Figure 4 also demonstrates the dramatic effects of LD. Under linkage equilibrium with allele frequencies of 0.5, figure 4 (a) shows that the location of the longest simulated run length is uniformly distributed across the chromosome. When the control allele frequencies are used in the pedigree simulation, the longest run is more often at positions such as that marked B in the figures where there is a run of loci with low heterogeneity. The run of low heterogeneity at point B is demonstrated by the steep descent of the cumulative sum chart in figure 2 (c). Note also that since the longest runs are getting longer, more points are covered by them and there is, therefore, more area under the curve in figure 4 (b) than 4 (a). However, the peaks marked A, C, D and E in figure 2(a) do not correspond to points at which long runs are simulated under linkage equilibrium in figure 4 (b). The change from figure 4 (b) to (c) is even greater. We can now see that under LD, the peaks in the observed data at B, D and E all correspond to positions at which long runs of sharing are simulated. These peaks cannot, therefore, be taken as evidence of significant sharing due to selection for a common phenotype.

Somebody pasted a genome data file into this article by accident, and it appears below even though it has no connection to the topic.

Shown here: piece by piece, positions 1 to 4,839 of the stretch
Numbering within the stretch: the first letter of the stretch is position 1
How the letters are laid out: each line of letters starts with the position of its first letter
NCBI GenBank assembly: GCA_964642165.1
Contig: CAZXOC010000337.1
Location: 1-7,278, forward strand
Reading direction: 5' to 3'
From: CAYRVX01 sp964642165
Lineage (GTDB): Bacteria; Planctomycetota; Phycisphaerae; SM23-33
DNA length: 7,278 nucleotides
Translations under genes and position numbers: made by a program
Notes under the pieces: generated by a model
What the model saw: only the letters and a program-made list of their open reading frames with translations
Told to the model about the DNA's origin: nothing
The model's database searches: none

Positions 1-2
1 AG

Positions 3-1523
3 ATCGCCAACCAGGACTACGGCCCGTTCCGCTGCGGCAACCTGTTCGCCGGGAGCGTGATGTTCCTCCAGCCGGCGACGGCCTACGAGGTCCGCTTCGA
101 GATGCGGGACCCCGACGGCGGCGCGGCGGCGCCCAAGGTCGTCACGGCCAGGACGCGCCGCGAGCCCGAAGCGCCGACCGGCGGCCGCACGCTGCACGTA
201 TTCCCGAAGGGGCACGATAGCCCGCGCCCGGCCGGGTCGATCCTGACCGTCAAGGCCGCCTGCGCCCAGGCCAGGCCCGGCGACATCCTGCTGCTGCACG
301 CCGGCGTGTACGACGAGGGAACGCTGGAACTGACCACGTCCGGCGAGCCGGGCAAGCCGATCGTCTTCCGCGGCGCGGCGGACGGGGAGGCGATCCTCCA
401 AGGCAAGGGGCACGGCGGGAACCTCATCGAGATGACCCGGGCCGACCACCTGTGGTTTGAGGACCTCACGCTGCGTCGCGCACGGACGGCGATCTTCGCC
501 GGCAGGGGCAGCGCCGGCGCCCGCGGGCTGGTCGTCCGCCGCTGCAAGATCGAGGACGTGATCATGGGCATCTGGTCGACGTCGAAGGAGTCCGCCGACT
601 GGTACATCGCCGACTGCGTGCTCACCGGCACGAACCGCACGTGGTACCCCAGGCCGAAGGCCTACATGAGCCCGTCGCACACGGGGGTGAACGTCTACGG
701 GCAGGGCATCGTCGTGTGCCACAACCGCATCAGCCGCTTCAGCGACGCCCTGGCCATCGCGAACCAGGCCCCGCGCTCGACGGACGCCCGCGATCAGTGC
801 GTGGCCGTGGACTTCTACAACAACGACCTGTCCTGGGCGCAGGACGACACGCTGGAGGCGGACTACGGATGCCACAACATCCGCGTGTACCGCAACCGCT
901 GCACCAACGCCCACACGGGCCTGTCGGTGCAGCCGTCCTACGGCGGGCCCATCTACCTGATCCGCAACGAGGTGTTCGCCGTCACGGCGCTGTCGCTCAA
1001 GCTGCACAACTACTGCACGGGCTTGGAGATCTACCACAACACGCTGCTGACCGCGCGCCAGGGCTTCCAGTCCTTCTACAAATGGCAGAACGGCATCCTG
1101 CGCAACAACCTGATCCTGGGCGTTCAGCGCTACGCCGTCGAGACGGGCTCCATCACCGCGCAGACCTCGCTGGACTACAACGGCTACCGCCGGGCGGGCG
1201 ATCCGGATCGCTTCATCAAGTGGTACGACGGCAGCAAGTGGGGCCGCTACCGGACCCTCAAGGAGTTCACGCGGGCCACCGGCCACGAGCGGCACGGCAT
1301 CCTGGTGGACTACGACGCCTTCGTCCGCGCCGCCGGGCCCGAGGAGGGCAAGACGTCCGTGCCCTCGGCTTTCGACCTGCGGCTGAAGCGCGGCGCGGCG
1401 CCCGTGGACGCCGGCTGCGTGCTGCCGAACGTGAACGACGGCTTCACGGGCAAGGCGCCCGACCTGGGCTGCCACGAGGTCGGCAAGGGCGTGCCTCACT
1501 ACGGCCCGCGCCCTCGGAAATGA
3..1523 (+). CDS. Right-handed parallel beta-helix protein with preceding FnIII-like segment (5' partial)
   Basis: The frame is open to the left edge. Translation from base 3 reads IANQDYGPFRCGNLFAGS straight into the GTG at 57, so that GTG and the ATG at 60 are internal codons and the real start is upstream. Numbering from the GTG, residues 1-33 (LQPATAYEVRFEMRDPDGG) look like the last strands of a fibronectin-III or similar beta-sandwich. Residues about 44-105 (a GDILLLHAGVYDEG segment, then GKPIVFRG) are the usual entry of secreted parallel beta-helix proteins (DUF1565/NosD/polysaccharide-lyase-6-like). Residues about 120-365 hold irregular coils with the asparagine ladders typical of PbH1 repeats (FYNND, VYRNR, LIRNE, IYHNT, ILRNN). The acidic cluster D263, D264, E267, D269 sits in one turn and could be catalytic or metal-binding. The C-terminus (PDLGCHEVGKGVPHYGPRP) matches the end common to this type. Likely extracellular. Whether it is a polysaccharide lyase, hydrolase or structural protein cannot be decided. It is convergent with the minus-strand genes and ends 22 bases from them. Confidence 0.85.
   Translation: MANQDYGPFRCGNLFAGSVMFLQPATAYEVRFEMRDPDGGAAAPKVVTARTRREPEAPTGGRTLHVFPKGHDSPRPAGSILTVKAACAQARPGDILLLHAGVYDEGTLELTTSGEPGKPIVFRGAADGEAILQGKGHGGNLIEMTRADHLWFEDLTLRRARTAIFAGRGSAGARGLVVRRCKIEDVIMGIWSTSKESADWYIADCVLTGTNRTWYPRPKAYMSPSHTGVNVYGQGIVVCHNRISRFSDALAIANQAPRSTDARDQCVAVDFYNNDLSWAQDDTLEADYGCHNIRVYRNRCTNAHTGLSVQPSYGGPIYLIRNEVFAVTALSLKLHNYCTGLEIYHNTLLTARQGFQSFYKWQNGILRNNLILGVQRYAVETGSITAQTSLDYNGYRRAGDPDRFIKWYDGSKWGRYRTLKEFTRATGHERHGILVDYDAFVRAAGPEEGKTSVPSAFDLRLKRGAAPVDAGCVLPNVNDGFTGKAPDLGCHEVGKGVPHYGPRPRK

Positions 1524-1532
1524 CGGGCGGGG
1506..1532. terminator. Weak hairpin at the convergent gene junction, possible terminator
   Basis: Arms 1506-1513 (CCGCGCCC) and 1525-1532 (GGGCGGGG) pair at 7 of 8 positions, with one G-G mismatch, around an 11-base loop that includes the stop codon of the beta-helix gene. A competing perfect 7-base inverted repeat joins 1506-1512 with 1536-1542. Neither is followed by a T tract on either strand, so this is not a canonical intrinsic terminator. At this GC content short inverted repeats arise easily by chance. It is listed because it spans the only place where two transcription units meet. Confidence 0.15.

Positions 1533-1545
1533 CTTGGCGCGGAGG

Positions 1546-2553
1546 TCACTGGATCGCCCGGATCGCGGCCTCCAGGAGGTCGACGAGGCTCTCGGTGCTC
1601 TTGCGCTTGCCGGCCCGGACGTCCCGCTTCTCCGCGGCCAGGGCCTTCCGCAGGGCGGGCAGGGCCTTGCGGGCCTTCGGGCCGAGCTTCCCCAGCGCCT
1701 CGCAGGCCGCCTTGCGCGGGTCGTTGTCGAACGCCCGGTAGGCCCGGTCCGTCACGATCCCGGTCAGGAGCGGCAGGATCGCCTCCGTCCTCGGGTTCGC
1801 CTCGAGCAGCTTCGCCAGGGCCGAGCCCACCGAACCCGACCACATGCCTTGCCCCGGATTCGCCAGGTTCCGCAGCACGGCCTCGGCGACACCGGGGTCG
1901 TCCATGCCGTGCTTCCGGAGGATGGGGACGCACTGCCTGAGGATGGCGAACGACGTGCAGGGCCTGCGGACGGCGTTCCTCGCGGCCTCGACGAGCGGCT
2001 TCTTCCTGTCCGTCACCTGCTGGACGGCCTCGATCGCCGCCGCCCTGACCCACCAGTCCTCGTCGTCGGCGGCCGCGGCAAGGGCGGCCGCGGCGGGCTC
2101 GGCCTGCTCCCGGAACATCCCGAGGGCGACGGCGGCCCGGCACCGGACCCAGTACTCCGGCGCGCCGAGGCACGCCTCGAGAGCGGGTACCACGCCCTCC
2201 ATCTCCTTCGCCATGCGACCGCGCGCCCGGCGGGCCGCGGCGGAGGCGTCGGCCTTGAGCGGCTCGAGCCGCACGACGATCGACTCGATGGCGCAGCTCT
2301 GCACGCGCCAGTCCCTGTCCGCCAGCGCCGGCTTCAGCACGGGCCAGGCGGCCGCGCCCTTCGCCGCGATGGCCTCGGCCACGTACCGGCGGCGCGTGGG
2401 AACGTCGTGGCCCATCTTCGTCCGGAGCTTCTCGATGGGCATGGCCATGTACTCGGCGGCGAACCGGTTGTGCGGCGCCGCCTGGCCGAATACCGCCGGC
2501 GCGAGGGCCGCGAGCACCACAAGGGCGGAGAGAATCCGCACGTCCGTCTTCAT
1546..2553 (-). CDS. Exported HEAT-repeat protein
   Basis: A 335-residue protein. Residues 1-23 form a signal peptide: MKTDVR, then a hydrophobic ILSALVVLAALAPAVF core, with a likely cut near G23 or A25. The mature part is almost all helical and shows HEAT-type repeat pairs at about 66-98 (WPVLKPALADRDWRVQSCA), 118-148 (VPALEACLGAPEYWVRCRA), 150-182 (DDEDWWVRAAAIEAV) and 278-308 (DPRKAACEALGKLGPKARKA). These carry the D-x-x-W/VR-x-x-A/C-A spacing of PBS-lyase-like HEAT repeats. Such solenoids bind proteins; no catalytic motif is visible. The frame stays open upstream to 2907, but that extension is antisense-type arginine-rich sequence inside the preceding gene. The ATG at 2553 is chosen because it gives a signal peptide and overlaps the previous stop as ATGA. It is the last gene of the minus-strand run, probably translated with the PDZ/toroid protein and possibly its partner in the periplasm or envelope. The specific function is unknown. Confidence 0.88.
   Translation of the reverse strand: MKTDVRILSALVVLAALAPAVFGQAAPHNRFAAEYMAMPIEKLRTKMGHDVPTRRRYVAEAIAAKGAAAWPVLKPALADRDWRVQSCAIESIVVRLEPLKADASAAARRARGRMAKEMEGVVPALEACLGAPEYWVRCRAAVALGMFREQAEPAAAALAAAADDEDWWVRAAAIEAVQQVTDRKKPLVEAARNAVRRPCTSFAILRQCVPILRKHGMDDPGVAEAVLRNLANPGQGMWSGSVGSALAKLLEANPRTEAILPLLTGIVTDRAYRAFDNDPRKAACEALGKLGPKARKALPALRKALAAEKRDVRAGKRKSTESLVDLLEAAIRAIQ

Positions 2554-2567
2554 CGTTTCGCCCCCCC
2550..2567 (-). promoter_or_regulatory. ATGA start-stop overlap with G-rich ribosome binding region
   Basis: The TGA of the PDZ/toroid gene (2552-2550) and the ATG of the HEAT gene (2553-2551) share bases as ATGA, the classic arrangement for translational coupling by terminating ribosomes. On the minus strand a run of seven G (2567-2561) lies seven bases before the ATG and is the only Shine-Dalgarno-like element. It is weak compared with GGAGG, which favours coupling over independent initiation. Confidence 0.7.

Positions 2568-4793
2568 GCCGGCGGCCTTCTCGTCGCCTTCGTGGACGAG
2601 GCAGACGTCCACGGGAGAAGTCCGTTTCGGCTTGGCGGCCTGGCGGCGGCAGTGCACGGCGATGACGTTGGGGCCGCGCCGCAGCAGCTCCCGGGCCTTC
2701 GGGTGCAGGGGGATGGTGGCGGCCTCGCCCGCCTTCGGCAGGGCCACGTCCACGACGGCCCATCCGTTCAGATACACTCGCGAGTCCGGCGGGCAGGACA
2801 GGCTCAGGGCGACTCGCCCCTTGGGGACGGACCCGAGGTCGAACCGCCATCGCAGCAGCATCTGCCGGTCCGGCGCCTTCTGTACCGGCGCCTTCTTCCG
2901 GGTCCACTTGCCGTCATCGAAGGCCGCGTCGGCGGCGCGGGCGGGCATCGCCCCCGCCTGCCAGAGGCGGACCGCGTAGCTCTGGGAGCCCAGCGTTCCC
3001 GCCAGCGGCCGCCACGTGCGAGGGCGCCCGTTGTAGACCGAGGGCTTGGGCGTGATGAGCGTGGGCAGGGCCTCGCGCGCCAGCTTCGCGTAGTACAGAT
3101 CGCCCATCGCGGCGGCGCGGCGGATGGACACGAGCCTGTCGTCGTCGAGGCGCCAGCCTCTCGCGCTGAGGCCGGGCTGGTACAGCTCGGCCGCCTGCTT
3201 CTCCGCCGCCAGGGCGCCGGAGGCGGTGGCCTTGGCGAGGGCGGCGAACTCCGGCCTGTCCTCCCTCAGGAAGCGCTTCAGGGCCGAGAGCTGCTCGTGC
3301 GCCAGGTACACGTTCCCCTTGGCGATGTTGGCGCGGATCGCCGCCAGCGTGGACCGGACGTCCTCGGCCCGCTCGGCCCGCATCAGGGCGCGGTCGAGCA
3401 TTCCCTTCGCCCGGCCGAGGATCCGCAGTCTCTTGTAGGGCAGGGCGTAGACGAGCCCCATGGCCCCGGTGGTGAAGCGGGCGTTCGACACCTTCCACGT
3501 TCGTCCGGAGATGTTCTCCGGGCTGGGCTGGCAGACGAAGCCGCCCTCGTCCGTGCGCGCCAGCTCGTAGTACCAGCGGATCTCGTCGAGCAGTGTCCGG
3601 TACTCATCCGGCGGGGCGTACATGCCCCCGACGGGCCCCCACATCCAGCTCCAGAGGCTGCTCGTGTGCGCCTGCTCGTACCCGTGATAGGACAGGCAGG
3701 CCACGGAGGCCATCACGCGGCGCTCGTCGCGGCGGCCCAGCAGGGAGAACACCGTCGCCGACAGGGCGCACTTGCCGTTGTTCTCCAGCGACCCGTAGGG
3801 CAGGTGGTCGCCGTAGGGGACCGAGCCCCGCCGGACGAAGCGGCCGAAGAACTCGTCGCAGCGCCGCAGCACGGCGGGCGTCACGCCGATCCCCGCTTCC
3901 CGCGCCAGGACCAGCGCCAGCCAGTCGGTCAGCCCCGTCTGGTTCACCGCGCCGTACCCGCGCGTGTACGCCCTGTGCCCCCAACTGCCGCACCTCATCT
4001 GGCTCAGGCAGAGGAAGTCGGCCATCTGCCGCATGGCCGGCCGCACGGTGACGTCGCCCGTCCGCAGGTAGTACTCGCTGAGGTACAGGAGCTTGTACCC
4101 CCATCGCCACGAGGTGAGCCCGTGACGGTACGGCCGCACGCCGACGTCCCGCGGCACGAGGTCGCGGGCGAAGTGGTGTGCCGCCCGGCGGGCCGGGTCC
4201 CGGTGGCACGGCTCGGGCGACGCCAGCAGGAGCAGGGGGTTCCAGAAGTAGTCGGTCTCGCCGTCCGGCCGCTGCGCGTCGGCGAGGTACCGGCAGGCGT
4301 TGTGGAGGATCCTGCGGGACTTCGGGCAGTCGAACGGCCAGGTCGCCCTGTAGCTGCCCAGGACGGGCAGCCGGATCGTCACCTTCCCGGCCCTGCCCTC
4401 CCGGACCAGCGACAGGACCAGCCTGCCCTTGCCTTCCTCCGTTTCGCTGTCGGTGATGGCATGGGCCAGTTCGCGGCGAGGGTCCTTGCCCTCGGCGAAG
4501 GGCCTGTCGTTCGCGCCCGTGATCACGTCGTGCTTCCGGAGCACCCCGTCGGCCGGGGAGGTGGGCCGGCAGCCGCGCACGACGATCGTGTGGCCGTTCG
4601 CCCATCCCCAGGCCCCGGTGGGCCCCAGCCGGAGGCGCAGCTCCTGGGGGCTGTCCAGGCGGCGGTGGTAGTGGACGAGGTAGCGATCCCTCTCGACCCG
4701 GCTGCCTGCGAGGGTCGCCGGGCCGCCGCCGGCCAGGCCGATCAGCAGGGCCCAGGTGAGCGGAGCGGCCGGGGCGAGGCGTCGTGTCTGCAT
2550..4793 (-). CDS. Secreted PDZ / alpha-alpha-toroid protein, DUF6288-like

The conclusions for the validity of the linkage of prostate cancer to chromosome 1p23 are still mixed. The p-value for the run of 64 loci at which all 8 cases share on chromosome 1 is 0.034. This is not significant when we allow for selection of the peak on chromosome 1 as the best of all those seen in a genome wide analysis. Neither is the run of 495 loci at which 7 from 8 share. A more detailed inspection of the data in this region shows that it is the same individual who does not share each side of the 64 shared by all. Although there is clearly an underlying genomic segment shared here IBD by these individuals, this is not sufficiently unusual in the pedigree to indicate that the sharing is due to selection for phenotype. On the other hand, we note that the longest runs are rarely simulated at position A. This is unlike positions B, D and E which are clearly peaks due to low heterozygosity and LD, and unlike position C where the run length is near the median of the distribution of the maximum.

Since this is a re analysis of the pedigree that gave the original lod score of 3.1 reported by Camp et al. (2005), it can not serve as an independent assessment of the finding. It does, however, give an indication that the the pattern of IBD sharing in the pedigree is consistent with linkage. For true confirmation for the result more data is needed.